….and not only between the cops in this State and the political administration that pay them. It appears that at least one of the two dead RUC men that are in the news lately was himself aware of ‘acts of collusion’ , for which some headline-hungry politician or other will apologise. Snippet of said RUC collusion here : “20. I was friendly at that time with RUC Constable Billy McBride and I visited his home on one occasion at a time when Chief Inspector Harry Breen was present. We discussed McBride’s connection to a group of Loyalists in Co. Down called Down Orange Welfare, which was headed by a retired Army officer, Lt. Col. Edward Brush. McBride told us he was a member of this group, which was almost entirely composed of members or ex-members of the (British) security forces. He produced a .38 revolver from a drawer in his living room and after I had examined it he replaced it in the drawer. He then went into another room and brought out two home made sub-machine guns, copies of the Sterling machine-gun. He explained that Down Orange Welfare was manufacturing Sterling sub-machine guns and that the two he had shown me were the prototypes and were of imperfect design. McBride added that the group were in the process of making an M1 carbine, an American rifle, and that the only remaining problem to be tackled was the ejector mechanism for spent bullets. He anticipated that this would not present any insuperable difficulty. In Chief Inspector Breen’s presence he then offered me the two sub-machine guns because he knew about my connections to Loyalist paramilitaries. I accepted them and took them to Mitchell’s farmhouse…”

Watch closely now as Mr. Shatter demands an apology from Westminster…..


As promised , Colm is looking after ‘Number One’. Himself. Or he thinks he is, anyway , and he reckons that membership of Fianna Fáil is the best way to ensure his own political future.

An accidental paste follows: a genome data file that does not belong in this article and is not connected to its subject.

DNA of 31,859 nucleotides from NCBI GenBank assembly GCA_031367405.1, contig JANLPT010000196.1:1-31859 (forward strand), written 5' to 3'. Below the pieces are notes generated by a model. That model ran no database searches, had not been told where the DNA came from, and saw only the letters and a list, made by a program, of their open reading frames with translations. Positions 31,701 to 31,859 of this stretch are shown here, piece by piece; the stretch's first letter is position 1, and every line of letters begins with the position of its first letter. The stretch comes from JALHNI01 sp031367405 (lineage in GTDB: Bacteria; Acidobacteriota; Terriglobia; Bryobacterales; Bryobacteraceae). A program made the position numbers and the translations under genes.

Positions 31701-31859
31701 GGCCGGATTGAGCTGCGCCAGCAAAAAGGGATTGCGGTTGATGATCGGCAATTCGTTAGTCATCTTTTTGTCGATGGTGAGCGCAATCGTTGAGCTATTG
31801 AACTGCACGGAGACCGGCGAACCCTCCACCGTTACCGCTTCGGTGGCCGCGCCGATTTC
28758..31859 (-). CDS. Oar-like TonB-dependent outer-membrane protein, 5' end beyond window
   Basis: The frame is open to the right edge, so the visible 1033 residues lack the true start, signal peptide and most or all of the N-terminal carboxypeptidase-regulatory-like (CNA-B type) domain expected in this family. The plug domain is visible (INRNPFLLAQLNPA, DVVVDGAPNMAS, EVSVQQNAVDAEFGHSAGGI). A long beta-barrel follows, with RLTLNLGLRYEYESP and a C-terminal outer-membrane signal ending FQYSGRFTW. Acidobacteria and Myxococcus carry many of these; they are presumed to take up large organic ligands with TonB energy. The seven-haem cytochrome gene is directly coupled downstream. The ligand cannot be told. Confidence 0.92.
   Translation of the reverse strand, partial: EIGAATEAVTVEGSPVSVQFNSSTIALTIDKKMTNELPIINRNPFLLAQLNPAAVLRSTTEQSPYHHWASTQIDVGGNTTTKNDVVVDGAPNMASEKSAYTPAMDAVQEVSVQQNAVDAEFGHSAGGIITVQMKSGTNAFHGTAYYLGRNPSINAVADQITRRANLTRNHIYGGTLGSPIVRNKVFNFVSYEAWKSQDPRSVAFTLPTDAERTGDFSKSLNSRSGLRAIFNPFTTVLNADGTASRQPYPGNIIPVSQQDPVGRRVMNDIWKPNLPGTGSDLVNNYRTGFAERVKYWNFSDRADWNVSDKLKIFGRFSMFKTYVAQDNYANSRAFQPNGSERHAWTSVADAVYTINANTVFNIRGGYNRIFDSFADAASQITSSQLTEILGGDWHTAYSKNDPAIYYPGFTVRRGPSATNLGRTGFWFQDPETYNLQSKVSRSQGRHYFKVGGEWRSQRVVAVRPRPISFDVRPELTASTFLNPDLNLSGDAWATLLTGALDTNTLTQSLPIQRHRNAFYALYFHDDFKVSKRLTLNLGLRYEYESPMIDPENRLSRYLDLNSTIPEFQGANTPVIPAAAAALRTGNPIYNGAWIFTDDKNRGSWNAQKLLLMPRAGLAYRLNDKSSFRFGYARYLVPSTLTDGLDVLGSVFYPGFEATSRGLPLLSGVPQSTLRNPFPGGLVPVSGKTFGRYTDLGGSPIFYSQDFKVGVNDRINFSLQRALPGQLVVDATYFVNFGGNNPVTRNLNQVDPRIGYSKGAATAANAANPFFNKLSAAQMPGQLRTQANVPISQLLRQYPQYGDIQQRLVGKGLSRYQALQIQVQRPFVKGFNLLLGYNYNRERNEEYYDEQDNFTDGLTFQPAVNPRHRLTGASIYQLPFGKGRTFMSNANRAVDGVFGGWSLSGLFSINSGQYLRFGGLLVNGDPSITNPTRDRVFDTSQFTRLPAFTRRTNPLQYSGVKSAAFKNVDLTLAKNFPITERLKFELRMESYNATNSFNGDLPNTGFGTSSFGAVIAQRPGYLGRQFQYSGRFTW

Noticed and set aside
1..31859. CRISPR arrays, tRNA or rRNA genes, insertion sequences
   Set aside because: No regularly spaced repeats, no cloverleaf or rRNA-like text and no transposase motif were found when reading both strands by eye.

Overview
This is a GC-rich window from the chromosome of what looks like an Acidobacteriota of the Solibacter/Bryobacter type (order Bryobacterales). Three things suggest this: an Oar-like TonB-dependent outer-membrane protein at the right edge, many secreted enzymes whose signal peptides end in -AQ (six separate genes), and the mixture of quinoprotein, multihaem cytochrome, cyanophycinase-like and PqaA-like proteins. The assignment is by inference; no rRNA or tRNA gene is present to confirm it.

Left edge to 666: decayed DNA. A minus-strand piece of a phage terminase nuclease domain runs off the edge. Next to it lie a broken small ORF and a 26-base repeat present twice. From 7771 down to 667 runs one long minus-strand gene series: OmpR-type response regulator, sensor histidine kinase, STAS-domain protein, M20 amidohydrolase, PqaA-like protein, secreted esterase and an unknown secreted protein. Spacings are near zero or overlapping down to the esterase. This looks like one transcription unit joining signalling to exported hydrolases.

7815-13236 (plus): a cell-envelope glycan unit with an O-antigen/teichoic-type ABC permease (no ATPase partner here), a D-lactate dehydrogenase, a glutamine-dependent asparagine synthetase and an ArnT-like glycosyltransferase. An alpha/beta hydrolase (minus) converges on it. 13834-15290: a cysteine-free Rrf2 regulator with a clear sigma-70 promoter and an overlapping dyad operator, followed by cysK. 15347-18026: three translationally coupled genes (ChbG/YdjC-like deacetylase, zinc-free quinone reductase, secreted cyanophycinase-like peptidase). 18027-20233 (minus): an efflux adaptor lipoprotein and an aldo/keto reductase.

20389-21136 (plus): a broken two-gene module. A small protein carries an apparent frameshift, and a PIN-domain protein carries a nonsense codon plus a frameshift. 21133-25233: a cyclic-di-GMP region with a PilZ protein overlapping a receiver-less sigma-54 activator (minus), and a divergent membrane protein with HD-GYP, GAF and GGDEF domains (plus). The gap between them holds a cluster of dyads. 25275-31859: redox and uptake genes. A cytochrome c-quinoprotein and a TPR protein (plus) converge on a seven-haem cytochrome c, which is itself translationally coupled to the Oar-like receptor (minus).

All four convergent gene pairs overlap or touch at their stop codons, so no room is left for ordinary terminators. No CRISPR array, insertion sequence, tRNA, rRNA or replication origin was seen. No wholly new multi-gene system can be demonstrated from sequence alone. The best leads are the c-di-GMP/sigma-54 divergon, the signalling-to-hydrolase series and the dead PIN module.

For now he does, or so it seems : but anyone with such a misunderstanding of a ‘system of values’ would be equally at home in any of the establishment political parties in Leinster House , so next time Colm gets cold feet , he may decide to warm them on the back of Fine Gael or , indeed, even Provisional Sinn Féin. Interchangeable , the lot of them. And all equally as useless.


Cabhair : their last raffle for 2013 will be held this coming Sunday, 8th December , and their first such event for 2014 has already been organised and will be held on Sunday 9th February. Way ahead of themselves, as usual…!

Myself and at least five other Cabhair supporters/members will be busy this coming Saturday (7th December), putting the finishing touches to the 650-ticket raffle that will be held the following day in the usual venue, a hotel on the Dublin-Kildare border. And as we settle-in to our work on that Saturday we will be conscious that friends of ours in Tralee , in County Kerry, will be relaxing a wee bit having already held a commemoration the day before, Friday 6th, for Charlie Kerins.

We will also be aware that at around the same time as we’ll be finishing our lunch break on that Saturday , our colleagues in Tyrone will be beginning picket duty on Main Street , in Cappagh, to highlight the plight of Irish republican POW’s and, as we’ll be doing the last check on the raffle tickets etc on the actual day of the raffle (Sunday 8th) , our comrades in Wexford will be holding a commemoration for Liam Mellows in Castletown.

To hold so many events over, in this instance, a three-day period is a good indication that the Movement overall is in a healthy condition and, as it approaches a new year, there is no reason to believe that that will change. Except, hopefully , for the better!

Thanks for reading, Sharon.

About 11sixtynine

A mother of three (and a Granny!) and a political activist , living in Dublin , Ireland.
This entry was posted in History/Politics. and tagged , , , , . Bookmark the permalink.